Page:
Legal Report - Order revocation alters competition landscape

The UK Competition Act 1998 prohibition on anti-competitive agreements has for the most part been ignored by the property industry in light of the Land Agreements Exclusion Order 2004.

However, the Competition Commission's investigation into the supply of groceries resulted in a determination that certain features of the market, notably operation of the planning system and the control of land by incumbent retailers, act as barriers to entry.

One of the commission's key recommendations was the introduction of a competition test into the planning system and there are signs that the coalition government may adopt this as part of its forthcoming planning reforms.

However, the commission has introduced certain legislative changes that have grabbed fewer headlines but are potentially far more significant.

As part of a package to address the control of land by incumbent retailers, the Groceries Market Investigation (Controlled Land) Order 2010 came into effect on 10 August.

It requires large grocery retailers (LGRs), including Tesco, Sainsbury's, Morrisons, Asda and others yet to be designated by the Office of Fair Trading (OFT) to release or refrain from enforcing restrictive covenants and exclusivity arrangements that may restrict grocery retailing in highly concentrated markets.

Defining the scope of the rules

Restrictive covenants are arrangements restricting use of land belonging to the person giving the covenant for the benefit of the land belonging to the person to whom the covenant is given. Examples are tenant covenants under a lease preventing the use of land for grocery retailing or imposing restrictions on land sales which limit its use to non-retail purposes. Exclusivity arrangements are those whereby a person agrees with an LGR to limit or restrict the sale of groceries other than by the retailer, as is common on retail parks.

Within six months of the date of the order, LGRs must use their best endeavours to release or not enforce specific restrictive covenants listed in it.

Owners of land burdened by a restrictive covenant can apply to the OFT to release them and will succeed if the covenants fail the competition test. LGRs are prevented from entering into new restrictive covenants that prevent land from being used for grocery retailing.

LGRs may not enforce exclusivity arrangements specified in the order after five years. In addition, applications can be made to the OFT to discharge exclusivity arrangements which fail the competition test.

If these succeed, the arrangement cannot be enforced after 30 April 2013 or five years from when the relevant store began trading - whichever is later. LGRs are also prohibited from entering into or enforcing new exclusivity arrangements for more than five years from the date on which the store begins trading.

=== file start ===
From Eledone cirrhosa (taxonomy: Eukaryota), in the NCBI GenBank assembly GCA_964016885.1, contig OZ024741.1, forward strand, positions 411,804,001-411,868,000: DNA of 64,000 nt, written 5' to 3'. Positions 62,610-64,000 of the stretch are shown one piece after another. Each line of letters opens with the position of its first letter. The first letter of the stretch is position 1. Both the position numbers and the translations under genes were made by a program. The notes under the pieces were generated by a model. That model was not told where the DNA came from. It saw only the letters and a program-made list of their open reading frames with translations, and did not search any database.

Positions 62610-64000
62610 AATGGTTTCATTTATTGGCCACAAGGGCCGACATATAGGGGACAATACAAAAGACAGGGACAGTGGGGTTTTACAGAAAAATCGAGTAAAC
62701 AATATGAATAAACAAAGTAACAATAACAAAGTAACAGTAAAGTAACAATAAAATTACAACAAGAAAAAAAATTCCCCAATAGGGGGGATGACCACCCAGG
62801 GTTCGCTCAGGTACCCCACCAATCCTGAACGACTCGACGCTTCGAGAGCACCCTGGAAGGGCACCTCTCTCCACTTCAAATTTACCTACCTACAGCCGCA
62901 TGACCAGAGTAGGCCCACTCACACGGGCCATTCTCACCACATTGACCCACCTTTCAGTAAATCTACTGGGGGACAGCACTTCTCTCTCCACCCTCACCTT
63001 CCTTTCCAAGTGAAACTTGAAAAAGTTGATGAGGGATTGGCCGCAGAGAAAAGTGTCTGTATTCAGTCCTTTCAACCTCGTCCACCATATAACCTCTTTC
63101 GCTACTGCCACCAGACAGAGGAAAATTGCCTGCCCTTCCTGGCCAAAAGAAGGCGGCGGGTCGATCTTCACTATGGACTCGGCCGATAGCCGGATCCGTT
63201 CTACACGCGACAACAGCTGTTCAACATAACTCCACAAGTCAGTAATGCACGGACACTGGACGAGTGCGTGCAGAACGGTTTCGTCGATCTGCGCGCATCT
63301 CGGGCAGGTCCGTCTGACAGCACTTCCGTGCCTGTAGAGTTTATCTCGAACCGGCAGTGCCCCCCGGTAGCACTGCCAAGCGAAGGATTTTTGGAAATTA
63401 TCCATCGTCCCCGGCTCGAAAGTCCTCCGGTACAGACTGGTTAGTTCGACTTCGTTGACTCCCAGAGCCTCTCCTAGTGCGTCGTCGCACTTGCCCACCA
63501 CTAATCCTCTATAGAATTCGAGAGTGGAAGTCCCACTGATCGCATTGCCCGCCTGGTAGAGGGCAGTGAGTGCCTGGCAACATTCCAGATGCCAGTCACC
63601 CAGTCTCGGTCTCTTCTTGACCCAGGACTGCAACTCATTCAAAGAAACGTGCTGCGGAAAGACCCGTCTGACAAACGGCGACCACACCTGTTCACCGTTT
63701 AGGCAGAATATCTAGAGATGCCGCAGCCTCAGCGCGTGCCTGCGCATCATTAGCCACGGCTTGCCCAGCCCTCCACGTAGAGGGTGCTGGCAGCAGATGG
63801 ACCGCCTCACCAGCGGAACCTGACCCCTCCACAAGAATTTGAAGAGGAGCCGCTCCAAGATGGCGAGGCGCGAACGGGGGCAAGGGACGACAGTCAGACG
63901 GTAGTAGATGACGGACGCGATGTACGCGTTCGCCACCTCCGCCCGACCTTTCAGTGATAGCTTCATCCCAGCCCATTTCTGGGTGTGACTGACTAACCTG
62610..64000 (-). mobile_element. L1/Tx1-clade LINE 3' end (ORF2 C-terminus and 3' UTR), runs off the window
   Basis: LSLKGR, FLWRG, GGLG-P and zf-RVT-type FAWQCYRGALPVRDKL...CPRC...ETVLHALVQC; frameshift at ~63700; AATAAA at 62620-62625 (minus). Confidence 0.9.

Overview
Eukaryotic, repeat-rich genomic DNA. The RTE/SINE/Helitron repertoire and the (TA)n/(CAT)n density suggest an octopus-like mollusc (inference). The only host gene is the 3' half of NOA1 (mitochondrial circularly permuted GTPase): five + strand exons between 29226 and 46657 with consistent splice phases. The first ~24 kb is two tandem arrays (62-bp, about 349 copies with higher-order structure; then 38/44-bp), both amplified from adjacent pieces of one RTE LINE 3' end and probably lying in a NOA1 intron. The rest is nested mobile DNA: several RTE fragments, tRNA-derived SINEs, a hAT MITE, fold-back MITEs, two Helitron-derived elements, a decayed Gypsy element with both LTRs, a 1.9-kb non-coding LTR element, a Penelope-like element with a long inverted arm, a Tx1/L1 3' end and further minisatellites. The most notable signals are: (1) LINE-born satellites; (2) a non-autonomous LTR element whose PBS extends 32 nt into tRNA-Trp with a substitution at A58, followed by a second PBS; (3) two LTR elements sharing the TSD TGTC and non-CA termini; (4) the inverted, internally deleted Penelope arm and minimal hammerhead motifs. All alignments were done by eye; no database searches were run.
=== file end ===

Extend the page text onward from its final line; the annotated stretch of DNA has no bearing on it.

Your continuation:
Application of the legislation

In all these cases, the competition test will be failed if there are a total of three or fewer LGR fascias within a ten-minute drive time and the LGR benefiting from the covenant or exclusivity arrangement has a market share of more than 60 per cent of grocery sales in the area.

To support all this, LGRs will be required to notify the OFT if they agree to acquire another LGR or an interest in a site that has been used for grocery use with a net sales area exceeding 1,000m2 at any time during the 12-month period prior to that agreement.

Finally, the government has decided to revoke the Land Agreements Exclusion Order, which provided many land agreements with immunity from enforcement under competition rules.

Companies will now have to self-assess the provisions of their land agreements to ensure compliance with competition law. Guidance is due to be published on the types of provisions which may be affected.

Property, planning and competition concerns are now increasingly intertwined. Revocation of the order in particular has consequences for the entire real estate industry, not just the retail sector.

Owners and occupiers that maintain their market power by routinely imposing restrictions must now manage the risk of breaching competition law or face fines of up to ten per cent of their turnover, in addition to reputational damage.

Others wishing to enter new markets or to compete more effectively in existing ones will doubtless use this to open up trading opportunities.

Duncan Field is a partner and Sarah Bischoff is an associate in the planning and environment group at SJ Berwin LLP.

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